British Columbia

'Driver anarchy and mass crowds': Why Joffre Lakes remains a grey area for traffic enforcement

An outdoor enthusiast from Vancouver's North Shore became so outraged over illegally parked vehicles near Joffre Lakes Provincial Park northeast of Pemberton that he took matters into his own hands.

'I experienced what I can only describe as driver anarchy and mass crowds,' writes RCMP officer

On a busy summer day, Highway 99 outside Joffre Lakes Provincial Park, about 180 km northeast of Vancouver, is lined with vehicles. (Submitted/Steve Jones)

An outdoor enthusiast from Vancouver's North Shore became so outraged over illegally parked vehicles outside Joffre Lakes Provincial Park that he took matters into his own hands.

Steve Jones filed a freedom of information request about parking enforcement around the Joffre Lakes trail which has had an explosion in popularity in recent years.

"It's been getting busier and busier and busier, and part of it is that they made some upgrades to the trail so that more people can access it," said Steve Jones.

"But if we're not proactive about making investments and ensuring that the experience for visitors is positive I think that we're going to start to lose our reputation."

Steve Jones got so frustrated with the state of Joffre Lakes north of Whistler that he filed a freedom of information request (CBC/Harold Dupuis)

Parking laws unenforced as jurisdictions argue

The documents he got back revealed Pemberton RCMP can't ticket a vehicle without the driver being present. So even though vehicles are parked in front of "no parking" signs, police can't do anything about it.

RCMP didn't return CBC's request for an interview. But in the documents, Cpl. Mike Hamilton emailed the Mainroad Group, a road maintenance contractor, urging it to put safety measures in place along the highway. 

He wrote about a failed attempt to educate the public about parking rules on Highway 99.

"After approximately 2-3 hours I was forced to completely abandon this endeavour," he said. "I experienced what I can only describe as driver anarchy and mass crowds. I was nearly struck head-on by an inattentive motorist."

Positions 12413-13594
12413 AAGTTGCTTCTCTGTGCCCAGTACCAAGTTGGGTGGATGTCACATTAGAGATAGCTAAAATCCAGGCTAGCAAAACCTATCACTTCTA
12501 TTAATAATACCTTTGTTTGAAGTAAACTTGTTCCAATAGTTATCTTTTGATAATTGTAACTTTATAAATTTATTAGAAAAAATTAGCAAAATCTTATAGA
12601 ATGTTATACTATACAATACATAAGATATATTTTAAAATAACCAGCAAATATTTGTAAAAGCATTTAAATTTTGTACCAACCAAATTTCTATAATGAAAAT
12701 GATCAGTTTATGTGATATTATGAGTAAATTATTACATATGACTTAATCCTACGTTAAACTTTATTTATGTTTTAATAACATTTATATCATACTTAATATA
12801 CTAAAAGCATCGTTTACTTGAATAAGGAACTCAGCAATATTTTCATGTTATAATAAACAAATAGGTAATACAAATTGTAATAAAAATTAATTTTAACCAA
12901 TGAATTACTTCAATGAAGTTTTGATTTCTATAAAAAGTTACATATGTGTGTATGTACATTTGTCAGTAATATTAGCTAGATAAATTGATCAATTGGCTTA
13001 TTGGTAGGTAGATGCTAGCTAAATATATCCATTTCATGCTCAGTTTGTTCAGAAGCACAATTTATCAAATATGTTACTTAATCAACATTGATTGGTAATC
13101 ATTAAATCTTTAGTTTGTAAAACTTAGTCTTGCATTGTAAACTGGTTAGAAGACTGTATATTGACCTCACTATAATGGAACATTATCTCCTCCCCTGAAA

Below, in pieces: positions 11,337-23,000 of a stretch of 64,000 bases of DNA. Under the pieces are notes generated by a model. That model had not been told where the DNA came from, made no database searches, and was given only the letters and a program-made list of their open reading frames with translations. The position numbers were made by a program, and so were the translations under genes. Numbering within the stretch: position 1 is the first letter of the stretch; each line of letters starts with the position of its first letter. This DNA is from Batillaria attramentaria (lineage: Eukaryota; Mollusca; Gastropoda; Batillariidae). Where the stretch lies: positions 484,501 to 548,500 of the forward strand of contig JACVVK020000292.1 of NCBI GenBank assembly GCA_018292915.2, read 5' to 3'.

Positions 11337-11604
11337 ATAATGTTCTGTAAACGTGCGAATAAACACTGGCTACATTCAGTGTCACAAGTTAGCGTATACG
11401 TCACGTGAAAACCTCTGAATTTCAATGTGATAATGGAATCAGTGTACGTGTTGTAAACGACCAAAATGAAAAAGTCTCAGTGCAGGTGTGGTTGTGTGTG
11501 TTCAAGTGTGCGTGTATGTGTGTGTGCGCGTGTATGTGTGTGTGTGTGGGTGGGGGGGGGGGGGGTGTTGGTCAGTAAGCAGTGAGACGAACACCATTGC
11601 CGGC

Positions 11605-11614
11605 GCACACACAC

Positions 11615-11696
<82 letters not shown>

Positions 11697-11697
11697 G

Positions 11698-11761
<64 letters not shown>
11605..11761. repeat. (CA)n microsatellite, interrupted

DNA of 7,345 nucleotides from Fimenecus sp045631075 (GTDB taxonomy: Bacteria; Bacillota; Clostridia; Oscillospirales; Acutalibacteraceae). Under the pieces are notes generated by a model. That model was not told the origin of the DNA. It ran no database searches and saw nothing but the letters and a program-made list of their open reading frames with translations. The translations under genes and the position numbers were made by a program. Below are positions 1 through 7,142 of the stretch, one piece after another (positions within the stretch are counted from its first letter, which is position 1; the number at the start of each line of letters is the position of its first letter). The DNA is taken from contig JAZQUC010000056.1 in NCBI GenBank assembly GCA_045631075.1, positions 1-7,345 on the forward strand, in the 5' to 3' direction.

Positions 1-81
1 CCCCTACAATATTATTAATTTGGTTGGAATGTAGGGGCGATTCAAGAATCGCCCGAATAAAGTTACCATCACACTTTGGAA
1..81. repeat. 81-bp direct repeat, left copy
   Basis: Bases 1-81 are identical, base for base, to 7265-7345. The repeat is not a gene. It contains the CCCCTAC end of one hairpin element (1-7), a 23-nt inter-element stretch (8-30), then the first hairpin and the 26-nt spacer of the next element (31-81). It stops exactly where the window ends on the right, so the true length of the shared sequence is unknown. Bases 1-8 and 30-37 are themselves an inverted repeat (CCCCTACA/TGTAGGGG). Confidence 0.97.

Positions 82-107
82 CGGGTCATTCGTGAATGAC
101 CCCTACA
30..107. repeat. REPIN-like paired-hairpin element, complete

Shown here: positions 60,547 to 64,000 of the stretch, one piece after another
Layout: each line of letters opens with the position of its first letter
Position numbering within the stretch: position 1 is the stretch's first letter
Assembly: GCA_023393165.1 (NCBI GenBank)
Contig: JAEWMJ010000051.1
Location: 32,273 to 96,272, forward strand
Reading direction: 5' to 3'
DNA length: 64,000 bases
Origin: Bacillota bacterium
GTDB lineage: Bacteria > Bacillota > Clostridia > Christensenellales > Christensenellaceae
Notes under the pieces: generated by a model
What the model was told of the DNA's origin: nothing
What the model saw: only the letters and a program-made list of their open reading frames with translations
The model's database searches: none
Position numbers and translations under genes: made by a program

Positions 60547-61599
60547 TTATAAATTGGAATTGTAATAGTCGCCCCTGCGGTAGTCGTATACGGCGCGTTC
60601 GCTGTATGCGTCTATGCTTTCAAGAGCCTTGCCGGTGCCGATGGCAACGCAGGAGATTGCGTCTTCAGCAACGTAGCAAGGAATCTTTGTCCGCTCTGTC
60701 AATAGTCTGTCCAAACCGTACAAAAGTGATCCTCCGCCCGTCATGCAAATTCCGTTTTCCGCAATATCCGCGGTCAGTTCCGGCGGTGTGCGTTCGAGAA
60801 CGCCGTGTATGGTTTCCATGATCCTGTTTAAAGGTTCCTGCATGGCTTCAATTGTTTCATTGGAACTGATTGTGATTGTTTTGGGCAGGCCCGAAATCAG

In a statement, a spokesperson with the Squamish-Lillooet Regional District said, "Provincial highways, such as Highway 99 near Joffre Lakes Provincial Park, are within the jurisdiction of the provincial government. As a regional district, the SLRD does not have the authority to implement a bylaw that would have jurisdiction over a provincial highway."

However, a spokesperson with the provincial government said it is the responsibility of the district. 

"Currently, the SLRD does not have a bylaw preventing parking along the highway at this location. We have contacted them to inquire about such a bylaw, but the SLRD would need to respond re: any progress on this," the spokesperson said.

The province is expected to provide further clarity on the issue next week.

Lake worth showing off

The brilliant turquoise blue of Joffre Lakes is perfect backdrop for photos and now a social media darling. Just kilometres away from the natural beauty is the crush of vehicles along Highway 99.

A log that sticks into the middle lake on the trail is a wildly popular photo spot. Many attribute the increased traffic at Joffre Lakes to its Instagram fame. (Shutterstock / karamysh)

Jones says the social media fame has come at a price, "I think Instagram has given us a very good reputation for the beauty on the front end, but we're not proactive about making investments and ensuring that the experience for visitors is positive."

The provincial park — about 45 minutes north of Whistler, B.C. — has become one of the South Coast's most popular hikes, leaving B.C. Parks scrambling to manage concerns about overcrowding and environmental preservation.

In 2018, B.C. Parks made the decision to ban dogs from the trail because the animals have "led to issues with visitor experience, public health concerns and conservation efforts," according to a news release from 2018.

Outhouses also a concern

Jones says another issue that came up in the documents is a lack of bathroom facilities. "The line for the outhouses is so long, people can't humanly hold it in, and they're just going to the washroom in the parking lot. It's just disgusting that this is happening."

He hopes the province will fund its parks adequately so that social media posts don't begin to show B.C.'s packed parking areas rather than its natural beauty.

With files from Yvette Brend


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